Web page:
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Solar O&M: What solar contractors need to know

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Note: This blog was originally published in February 2021. It was updated October 5, 2023 to reflect recent changes. If you have any questions, please contact us.

Operations and maintenance, commonly called “O&M”, has grown from a simple service offered by engineering, procurement, and construction (EPC) companies for systems they built, to a dedicated market segment comprised of independent service providers and robust branches of solar contracting companies. 

The maturation of the solar industry has also led to increased O&M specialization to address the more complex demands of both the market and the grid.

Regardless of whether solar contractors engage directly in O&M, it is important to understand — particularly given the long lifespan of solar systems and the ongoing need to ensure they generate as much power as possible.

In this article, we explore the following:

  • What solar O&M involves 
  • Considerations for solar contractors regarding offering O&M services
  • Working with other companies specializing in this space and the criteria for evaluating potential solar O&M partners

What is O&M?

Broadly speaking, O&M is a set of activities or programs that deals with the practices, tasks, and labor that help systems run properly and efficiently. 

O&M includes a variety of basic functions such as: rapid problem identification and resolution, minimizing downtime due to faults, and comprehensive reporting and transparency.

What is solar operations and maintenance?

As you may have guessed, solar O&M is this same set of activities, but applied specifically to solar PV installations to help optimize how they produce energy. 

There are several different aspects of solar O&M: 

  • Preventative maintenance: The routine inspection and servicing of equipment to avoid breakdowns and needless production losses 
  • Corrective maintenance: Repairs after a breakdown occurs to minimize unplanned downtime 
  • Condition-based maintenance: Using real-time data to predict breakdowns and prioritize activities and resources; offered by an increasing number of third-party integrators and turnkey providers

Each of these approaches employs a number of services, which can include: performance monitoring and diagnostics, energy forecasting, warranty administration, and preventative maintenance like module cleaning and vegetation control. 

It can also involve integration with a third party for system commissioning, supervisory control and data acquisition (SCADA) upgrades, parts replacement, and re-roofing support.

Commercial O&M vs. residential O&M

Commercial and residential solar systems inherently differ in scale, complexity, and user demands, necessitating distinct approaches to Operation & Maintenance (O&M).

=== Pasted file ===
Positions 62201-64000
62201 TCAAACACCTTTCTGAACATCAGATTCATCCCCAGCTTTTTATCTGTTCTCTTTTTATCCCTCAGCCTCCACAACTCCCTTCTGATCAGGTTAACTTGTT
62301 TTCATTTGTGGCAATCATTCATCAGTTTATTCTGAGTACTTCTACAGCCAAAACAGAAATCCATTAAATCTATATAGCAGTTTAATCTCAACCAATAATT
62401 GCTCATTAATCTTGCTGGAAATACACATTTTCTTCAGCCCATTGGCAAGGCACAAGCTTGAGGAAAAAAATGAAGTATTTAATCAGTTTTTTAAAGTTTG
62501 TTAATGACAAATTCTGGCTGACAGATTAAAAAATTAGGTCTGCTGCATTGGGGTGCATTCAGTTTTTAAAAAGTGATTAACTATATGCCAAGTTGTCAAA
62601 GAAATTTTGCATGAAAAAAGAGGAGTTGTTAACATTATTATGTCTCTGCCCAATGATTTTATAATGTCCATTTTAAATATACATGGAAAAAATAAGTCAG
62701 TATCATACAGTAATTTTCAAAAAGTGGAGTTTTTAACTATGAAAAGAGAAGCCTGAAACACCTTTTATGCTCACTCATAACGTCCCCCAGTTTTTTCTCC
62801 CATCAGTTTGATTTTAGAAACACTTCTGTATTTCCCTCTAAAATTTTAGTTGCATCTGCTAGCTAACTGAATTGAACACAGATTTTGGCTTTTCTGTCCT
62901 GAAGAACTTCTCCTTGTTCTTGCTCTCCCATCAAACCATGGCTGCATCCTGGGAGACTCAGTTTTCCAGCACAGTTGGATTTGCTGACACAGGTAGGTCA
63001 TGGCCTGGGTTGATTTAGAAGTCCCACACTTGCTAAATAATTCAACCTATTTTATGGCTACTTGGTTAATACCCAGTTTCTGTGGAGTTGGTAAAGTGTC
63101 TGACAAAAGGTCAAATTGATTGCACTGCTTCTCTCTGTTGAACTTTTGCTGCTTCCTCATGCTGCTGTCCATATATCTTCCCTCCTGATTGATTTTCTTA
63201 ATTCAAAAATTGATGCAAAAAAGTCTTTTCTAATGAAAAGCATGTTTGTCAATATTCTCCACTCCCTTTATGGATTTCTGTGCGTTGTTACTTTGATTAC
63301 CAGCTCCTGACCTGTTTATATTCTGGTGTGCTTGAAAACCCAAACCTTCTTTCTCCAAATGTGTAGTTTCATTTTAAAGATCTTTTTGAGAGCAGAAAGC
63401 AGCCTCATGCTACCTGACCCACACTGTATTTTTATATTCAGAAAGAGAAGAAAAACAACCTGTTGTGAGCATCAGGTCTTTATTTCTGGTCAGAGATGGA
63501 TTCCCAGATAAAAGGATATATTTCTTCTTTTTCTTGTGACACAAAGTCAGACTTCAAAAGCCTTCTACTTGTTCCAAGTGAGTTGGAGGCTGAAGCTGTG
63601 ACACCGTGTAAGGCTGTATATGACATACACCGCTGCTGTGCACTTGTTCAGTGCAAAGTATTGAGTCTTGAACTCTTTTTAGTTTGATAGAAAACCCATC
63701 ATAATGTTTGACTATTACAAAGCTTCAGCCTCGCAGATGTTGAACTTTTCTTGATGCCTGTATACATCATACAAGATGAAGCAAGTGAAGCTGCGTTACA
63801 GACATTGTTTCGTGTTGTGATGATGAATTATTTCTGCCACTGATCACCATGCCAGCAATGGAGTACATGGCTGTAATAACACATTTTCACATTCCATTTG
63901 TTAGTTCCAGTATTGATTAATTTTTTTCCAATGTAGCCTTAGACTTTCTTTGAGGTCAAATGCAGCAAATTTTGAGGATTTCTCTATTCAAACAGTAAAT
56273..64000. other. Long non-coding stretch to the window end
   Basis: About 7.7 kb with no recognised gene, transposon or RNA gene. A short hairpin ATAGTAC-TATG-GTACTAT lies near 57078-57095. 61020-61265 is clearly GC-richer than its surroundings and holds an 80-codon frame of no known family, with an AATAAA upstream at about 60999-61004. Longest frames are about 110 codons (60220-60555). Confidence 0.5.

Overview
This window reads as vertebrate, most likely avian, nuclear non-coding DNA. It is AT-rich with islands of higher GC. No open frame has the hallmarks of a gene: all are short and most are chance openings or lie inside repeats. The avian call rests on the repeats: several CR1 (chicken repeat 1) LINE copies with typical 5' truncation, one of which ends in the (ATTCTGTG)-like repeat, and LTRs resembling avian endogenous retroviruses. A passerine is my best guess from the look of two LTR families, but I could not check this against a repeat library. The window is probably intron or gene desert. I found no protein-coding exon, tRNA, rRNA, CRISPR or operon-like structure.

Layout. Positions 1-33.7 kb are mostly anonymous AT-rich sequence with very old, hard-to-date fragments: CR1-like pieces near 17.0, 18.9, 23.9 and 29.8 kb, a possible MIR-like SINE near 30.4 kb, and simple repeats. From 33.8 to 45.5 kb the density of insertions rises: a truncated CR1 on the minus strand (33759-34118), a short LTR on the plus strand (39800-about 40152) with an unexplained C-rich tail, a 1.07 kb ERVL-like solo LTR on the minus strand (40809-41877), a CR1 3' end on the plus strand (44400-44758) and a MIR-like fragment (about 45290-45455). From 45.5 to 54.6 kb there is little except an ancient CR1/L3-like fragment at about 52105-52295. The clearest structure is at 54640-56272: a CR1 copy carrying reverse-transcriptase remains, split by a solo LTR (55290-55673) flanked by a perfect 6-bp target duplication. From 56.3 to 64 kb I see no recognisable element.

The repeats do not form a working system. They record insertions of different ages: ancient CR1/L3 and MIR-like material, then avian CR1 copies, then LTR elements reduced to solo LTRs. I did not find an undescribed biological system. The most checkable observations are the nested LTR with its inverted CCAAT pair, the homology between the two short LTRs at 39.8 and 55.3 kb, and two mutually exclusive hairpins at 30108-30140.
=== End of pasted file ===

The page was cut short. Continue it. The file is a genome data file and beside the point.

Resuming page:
Commercial solar O&M

Commercial O&M often involves the management of expansive solar arrays, sometimes spread across multiple locations, making real-time monitoring, advanced diagnostics, and regular preventive maintenance critical. These setups often use sophisticated software and tools to ensure consistent energy production and to manage large amounts of generated data.

Residential solar O&M

Residential O&M is generally more straightforward, dealing with single-home setups. The focus here leans towards periodic checks, ensuring system safety, and maximizing longevity. While commercial systems may require specialized technicians trained to handle intricate and large-scale systems, residential O&M often centers around customer education, ensuring homeowners understand basic system functionalities and when professional intervention is required.

What does solar O&M entail?

At the heart of solar O&M are two critical pillars: maintenance and risk management. The maintenance aspect focuses on the regular upkeep and repair of system components to ensure they operate at peak efficiency, while the risk management aspect zeroes in on proactive measures to identify, mitigate, and manage potential hazards and challenges. Together, these elements work hand in hand to ensure the longevity, reliability, and efficiency of solar energy systems, setting the stage for a deeper dive into each of their specifics.

The maintenance aspect

Maintenance includes both scheduled and unscheduled elements. While scheduled services are outlined by equipment manufacturers’ product manuals, unscheduled maintenance involves fixing problems once they occur (fairly self-explanatory). 

Scheduled maintenance lowers the frequency and cost of unscheduled work, ideally achieving a system that operates properly due to constant monitoring and clear recovery systems.

The risk management aspect

Risk management, another side of O&M services offered by some industry players, is the ability to identify what can go wrong and predict probability and consequences

It enables PV owners and asset managers to effectively plan for unscheduled maintenance and mitigate issues. Risk management continues to develop as a distinct field, with a number of companies offering software and services to help ensure solar production.

Creating a foundation for lower-maintenance O&M

When a PV system is designed and built with the highest quality in mind, using complete software solutions, there can be fewer costs and less wasted time associated with O&M.